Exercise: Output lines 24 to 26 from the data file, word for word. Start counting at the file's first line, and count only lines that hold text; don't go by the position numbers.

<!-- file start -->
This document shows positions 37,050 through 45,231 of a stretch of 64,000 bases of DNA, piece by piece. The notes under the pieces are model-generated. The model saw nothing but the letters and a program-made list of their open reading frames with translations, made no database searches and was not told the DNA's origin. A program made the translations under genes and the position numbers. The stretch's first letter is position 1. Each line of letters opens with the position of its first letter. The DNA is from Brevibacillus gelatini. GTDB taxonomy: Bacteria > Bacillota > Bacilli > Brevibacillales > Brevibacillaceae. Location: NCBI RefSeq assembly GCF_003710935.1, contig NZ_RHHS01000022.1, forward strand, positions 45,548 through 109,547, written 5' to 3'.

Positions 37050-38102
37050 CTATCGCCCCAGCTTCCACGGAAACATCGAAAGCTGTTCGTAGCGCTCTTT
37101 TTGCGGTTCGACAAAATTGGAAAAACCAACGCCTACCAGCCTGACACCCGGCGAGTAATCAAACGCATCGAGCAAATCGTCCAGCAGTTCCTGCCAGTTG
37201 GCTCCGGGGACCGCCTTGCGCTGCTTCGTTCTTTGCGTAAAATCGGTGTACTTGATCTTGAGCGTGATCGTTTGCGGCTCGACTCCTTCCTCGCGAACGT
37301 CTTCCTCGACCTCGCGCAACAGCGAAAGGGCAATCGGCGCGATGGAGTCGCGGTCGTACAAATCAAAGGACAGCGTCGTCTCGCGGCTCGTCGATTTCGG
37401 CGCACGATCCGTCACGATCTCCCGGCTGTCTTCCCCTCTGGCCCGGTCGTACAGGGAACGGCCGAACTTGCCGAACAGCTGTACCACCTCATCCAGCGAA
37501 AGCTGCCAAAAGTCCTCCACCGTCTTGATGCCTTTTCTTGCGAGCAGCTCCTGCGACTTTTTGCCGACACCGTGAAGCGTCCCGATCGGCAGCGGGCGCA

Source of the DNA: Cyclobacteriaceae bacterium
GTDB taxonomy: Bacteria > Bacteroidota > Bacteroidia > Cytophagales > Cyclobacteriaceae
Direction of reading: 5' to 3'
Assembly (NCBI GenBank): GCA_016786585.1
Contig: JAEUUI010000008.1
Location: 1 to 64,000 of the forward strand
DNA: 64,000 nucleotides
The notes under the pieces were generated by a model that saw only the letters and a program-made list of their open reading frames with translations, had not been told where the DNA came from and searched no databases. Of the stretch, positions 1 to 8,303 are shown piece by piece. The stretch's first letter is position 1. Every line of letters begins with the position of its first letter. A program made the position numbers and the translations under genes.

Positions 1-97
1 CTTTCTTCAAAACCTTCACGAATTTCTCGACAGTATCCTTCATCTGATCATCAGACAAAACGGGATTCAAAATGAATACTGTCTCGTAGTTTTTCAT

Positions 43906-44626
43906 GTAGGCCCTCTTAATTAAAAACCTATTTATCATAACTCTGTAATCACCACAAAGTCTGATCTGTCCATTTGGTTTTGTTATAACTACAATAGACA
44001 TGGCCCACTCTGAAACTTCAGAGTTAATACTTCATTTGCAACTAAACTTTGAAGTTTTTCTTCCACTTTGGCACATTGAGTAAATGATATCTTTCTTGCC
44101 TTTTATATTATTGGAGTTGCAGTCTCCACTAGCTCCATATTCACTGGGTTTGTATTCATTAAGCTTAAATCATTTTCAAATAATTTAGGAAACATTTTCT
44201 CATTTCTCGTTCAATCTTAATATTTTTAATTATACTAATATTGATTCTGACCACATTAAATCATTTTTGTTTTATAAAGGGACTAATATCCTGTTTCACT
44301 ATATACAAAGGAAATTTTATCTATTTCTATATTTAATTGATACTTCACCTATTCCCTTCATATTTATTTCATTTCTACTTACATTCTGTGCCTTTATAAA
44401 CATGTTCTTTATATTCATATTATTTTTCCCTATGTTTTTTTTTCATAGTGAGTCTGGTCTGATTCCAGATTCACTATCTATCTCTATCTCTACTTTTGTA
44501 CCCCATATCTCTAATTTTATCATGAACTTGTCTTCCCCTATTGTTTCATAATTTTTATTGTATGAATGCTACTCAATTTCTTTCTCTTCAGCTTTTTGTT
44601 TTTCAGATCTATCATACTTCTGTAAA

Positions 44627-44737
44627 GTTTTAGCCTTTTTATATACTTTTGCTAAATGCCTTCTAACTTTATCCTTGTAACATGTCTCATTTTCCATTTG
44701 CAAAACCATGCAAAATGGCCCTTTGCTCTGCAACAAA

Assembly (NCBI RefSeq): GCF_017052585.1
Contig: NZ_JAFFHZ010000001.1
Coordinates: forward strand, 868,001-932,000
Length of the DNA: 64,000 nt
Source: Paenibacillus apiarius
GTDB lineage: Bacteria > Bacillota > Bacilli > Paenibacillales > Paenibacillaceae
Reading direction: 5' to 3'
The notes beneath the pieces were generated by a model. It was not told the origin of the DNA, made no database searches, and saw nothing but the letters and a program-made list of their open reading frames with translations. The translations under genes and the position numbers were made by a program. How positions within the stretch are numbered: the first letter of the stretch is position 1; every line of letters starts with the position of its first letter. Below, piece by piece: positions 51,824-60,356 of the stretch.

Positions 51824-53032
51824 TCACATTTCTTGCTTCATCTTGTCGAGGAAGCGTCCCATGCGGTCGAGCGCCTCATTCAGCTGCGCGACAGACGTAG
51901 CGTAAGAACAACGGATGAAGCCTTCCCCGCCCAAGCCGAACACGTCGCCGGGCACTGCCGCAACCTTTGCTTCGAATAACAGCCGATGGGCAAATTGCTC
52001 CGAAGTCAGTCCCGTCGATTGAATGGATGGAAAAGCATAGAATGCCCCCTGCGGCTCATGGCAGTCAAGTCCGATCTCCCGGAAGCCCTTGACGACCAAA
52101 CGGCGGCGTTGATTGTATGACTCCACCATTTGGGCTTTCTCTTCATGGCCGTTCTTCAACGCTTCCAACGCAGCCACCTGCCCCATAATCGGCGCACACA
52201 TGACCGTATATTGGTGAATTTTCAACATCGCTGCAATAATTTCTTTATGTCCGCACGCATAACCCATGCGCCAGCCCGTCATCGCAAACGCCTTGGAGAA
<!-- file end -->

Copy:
44301 ATATACAAAGGAAATTTTATCTATTTCTATATTTAATTGATACTTCACCTATTCCCTTCATATTTATTTCATTTCTACTTACATTCTGTGCCTTTATAAA
44401 CATGTTCTTTATATTCATATTATTTTTCCCTATGTTTTTTTTTCATAGTGAGTCTGGTCTGATTCCAGATTCACTATCTATCTCTATCTCTACTTTTGTA
44501 CCCCATATCTCTAATTTTATCATGAACTTGTCTTCCCCTATTGTTTCATAATTTTTATTGTATGAATGCTACTCAATTTCTTTCTCTTCAGCTTTTTGTT